As a business owner, it is your job to keep your employees satisfied and safe when working. While most people have been taking precautions for COVID-19, it is important you also pay attention to potential fire hazards in your building. After all, it is better to be safe than sorry!
To meet with fire codes, every building must have an occupancy limit. A large number of customers won’t cause a fire all on their own, but if a fire accidentally starts in the building, it could put people in danger. This is why every business owner needs to talk to their local and state government to get approved.
If you need to prevent excess customers from entering the building, consider having a host at the door to greet customers and let people in when possible. This has become essential because of the coronavirus, but can be implemented in less-demanding ways to keep with fire safety.
Have an Exit Route
Every business should also have escape routes for different sections of the building. There are generally two for one building just in case a fire is blocking the major one. Have a sign with the exits in a common area like the break room or near the check-in area.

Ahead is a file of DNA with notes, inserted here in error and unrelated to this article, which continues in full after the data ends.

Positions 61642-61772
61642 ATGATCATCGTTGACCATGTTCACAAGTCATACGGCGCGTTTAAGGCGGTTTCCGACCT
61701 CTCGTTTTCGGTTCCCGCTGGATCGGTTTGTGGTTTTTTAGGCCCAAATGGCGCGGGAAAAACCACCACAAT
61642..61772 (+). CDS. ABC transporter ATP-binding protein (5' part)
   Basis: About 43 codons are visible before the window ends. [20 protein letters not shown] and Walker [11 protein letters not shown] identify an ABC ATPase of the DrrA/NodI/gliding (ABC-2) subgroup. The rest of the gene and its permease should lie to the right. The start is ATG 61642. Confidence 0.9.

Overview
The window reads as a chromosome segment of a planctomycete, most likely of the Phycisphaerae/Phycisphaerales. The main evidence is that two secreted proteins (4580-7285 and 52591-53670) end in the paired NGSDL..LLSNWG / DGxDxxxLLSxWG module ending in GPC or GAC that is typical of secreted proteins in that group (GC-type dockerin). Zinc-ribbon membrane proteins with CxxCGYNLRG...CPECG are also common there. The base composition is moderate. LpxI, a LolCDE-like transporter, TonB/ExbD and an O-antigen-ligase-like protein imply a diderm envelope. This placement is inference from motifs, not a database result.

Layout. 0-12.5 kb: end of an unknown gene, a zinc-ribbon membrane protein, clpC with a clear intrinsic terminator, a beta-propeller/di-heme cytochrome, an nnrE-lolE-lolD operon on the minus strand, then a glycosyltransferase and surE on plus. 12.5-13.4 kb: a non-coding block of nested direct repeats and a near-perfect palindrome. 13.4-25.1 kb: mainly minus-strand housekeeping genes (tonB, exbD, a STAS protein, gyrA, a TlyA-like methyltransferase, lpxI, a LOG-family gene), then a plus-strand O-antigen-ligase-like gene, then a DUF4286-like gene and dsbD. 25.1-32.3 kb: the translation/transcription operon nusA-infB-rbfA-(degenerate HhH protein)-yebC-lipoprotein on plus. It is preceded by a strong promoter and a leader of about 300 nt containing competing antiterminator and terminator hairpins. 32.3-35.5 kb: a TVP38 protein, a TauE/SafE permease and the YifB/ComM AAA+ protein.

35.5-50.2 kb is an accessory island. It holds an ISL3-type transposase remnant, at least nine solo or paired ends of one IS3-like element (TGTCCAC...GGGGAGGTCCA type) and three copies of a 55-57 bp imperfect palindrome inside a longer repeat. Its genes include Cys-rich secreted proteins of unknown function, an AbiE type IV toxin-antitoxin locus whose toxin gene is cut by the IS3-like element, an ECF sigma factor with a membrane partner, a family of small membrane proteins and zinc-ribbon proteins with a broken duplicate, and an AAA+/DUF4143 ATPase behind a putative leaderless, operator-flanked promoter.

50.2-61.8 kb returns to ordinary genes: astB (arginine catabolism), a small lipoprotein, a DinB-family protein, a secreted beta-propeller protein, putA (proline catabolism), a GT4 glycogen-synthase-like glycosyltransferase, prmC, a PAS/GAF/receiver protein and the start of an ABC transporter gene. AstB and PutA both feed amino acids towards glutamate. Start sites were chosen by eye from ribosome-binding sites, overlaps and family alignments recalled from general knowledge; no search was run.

Exit routes should have specific features to meet OSHA standards. The routes cannot go past any materials that are considered flammable. Designated fire exit doors cannot be blocked by any heavy material so it is easy for people to leave. If you have fewer than ten employees, you can tell your fire plan to them verbally. Otherwise, it must be written down and displayed.
Have Safety Equipment
To keep your business well-equipped for fire hazards, you should always have the proper safety equipment nearby. Place fire extinguishers in easy-to-access locations near areas that will most likely have fires. While you should never encourage employees to take on a massive flame alone, it is one way to prevent small fires from growing too large.
Companies that work with chemicals and machinery must be even more vigilant about fire hazards. Fire blankets can smother flames before they grow too large. All businesses should make sure they have working fire and carbon monoxide alarms to keep everyone under your roof safe.
Dealing with a fire is no joke. It can lead to the loss of your business and even worse—someone’s life. Paying the fees to get your building certified, having the right equipment, and always having a plan will keep you ahead of any fire problem you might face.